Preparing for and Surviving an OSHA Inspection: Are you ready?
By Bill Taylor, CSP
Many employers have established plans so they will be ready when the OSHA inspector arrives, unannounced. We at CTJ Safety certainly encourage this but in addition, every employer should ask if they have done all they can to prepare by protecting workers. After all, that is the reason for the inspector’s visit-to determine if the employer is trying to protect workers and if those protection efforts are adequate. The sad truth is that many employers think their efforts are adequate when all the while they are not-employees are still being injured. They determine that many of the injuries are the fault of the worker rather than take an introspective look to identify problems within their management system. They feel secure in knowing they are doing a good job of complying with OSHA standards.
As we all know, and OSHA will be the first to say, OSHA standards are the bare minimums and not enough to keep workers safe. They are the foundation on which employee protection efforts should be built. A good example is the machine guarding standard which does not require employers to guard machinery or moving equipment which is seven feet or more above the work surface. Yet most employees today are capable of reaching seven feet into the air and able to reach the hazard. So while the unguarded chain and sprocket 84 inches above the floor is legal, it still presents a hazard to workers within its reach. And while it may not garner an OSHA citation and penalty, it can still cause injury.
The most important thing any employer should know about preparing for and surviving an OSHA inspection is that their focus should be on worker protection rather than OSHA compliance. If an employer is doing whatever they need to do to protect workers then they are meeting their moral as well as their legal obligation, as they will, in many cases, exceed OSHA requirements. It also shows a good faith effort and may help foster goodwill which can help keep penalties to a minimum.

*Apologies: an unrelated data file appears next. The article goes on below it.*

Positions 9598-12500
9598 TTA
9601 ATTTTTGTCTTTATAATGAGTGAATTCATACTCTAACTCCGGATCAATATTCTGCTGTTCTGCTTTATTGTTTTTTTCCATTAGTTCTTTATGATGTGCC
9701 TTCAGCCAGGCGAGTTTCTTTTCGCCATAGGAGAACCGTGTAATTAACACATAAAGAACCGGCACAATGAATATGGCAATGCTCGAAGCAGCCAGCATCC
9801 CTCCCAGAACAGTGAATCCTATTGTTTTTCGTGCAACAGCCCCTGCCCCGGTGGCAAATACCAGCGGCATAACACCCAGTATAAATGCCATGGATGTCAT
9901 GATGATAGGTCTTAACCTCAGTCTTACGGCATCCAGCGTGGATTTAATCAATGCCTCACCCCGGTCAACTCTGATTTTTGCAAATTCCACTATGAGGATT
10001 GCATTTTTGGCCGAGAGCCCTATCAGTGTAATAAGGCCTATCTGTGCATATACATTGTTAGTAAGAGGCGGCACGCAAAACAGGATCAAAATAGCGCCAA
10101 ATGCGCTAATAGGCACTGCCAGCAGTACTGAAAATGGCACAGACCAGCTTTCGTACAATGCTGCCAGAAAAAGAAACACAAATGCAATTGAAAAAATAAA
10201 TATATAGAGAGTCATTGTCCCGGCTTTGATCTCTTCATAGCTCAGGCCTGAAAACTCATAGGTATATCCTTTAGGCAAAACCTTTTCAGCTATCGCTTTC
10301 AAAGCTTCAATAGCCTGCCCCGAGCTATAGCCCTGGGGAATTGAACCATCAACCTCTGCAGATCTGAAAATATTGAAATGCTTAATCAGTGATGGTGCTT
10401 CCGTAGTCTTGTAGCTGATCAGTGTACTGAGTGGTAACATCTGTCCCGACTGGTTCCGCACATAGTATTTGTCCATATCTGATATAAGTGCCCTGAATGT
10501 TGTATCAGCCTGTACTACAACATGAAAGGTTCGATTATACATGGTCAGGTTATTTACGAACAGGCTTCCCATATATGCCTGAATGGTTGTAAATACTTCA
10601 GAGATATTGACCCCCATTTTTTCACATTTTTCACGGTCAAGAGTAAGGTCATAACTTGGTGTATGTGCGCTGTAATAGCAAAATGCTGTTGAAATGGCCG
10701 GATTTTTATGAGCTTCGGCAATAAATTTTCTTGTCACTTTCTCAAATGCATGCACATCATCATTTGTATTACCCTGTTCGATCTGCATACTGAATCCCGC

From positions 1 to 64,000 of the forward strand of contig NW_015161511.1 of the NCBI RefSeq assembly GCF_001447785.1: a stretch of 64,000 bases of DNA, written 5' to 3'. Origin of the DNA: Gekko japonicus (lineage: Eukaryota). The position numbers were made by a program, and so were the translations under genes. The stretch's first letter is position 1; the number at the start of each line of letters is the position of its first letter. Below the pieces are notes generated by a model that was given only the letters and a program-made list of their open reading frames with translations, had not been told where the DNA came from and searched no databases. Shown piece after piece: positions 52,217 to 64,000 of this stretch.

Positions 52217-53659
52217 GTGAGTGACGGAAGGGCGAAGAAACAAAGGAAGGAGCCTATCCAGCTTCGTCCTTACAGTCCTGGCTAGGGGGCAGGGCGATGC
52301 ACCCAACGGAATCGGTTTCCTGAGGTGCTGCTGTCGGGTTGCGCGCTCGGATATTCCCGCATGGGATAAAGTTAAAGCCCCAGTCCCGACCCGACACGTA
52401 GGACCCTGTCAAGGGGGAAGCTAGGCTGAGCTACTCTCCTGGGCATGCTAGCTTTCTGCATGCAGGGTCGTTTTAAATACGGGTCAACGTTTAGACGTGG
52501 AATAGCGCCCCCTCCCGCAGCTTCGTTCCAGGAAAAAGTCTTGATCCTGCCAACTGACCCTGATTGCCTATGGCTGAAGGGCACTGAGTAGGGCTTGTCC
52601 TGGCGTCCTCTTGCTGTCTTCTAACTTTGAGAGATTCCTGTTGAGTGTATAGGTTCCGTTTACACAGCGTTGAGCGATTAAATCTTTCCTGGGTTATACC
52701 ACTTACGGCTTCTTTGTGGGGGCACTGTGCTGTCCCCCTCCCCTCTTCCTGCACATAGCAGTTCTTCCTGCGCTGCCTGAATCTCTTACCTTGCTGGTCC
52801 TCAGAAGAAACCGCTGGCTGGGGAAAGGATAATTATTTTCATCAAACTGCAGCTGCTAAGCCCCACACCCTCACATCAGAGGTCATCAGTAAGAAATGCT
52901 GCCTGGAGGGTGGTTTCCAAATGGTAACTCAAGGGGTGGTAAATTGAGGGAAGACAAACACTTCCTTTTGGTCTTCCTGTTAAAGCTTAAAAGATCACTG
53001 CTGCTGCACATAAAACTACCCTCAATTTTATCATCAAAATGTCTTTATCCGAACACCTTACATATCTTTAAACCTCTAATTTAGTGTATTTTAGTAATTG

Before the Inspection
- OSHA law is the bare minimum. Identify as many hazards as possible and correct them, regardless of what is required by OSHA. Do what is necessary to protect workers and compliance will take care of itself.
- Determine what required written programs you should have and develop or purchase them. CTJ Safety can provide employers with a list of required and implied written programs such as lockout/tagout, hearing conservation, confined space entry, etc. We can also provide pre-written programs for employers to adapt.
- Assure all records (training, inspection, etc.) are well organized and accessible.
- Develop a plan for an OSHA visit including responsibilities of those who will likely be involved.
During the Inspection
- Be courteous and professional. This is a law enforcement officer. Treat him/her as such.
- Answer all questions as truthfully as possible and try to provide whatever he/she asks for without volunteering information.
- Verify identity of the compliance officer by checking photo ID.
- Have someone accompany the compliance officer at all times for his/her safety and to answer questions.
- Do not argue with the compliance officer. If there is disagreement request an informal conference at which time you can offer explanation or defense.
- Yes, employers have a right to require a warrant. This is not recommended.
After the Inspection
- Don’t wait until you get your citations to correct violations. Do it right away. If there are violations then there are hazards and hazards should be corrected as soon as possible.
- Everything is negotiable. Don’t be shy about requesting extensions of abatement dates, reduction of penalties, etc.
- Avoid repeat violations. Fix it once and make sure it stays fixed.
- CTJ Safety consultants are experts at hazard recognition and also training in hazard recognition. In addition to inspections and audits conducted on-site we also teach various techniques to enable workers to have an on-going ability to identify hazards within their own workspaces and activities.
- CTJ Safety can provide a complimentary list of written programs required and implied by OSHA. We can also provide prepared written programs which employers can adapt for their own use.
- As a part of our audit services we can examine employer training and inspection records to determine the effectiveness as well as adequacy.
- CTJ Safety can provide a written plan which employers can implement when the OSHA inspector arrives.
- We can assist employers in many ways after they have received OSHA citations.
Contact CTJ Safety and let us tell you how we can help you protect your most important resourceyour employees.
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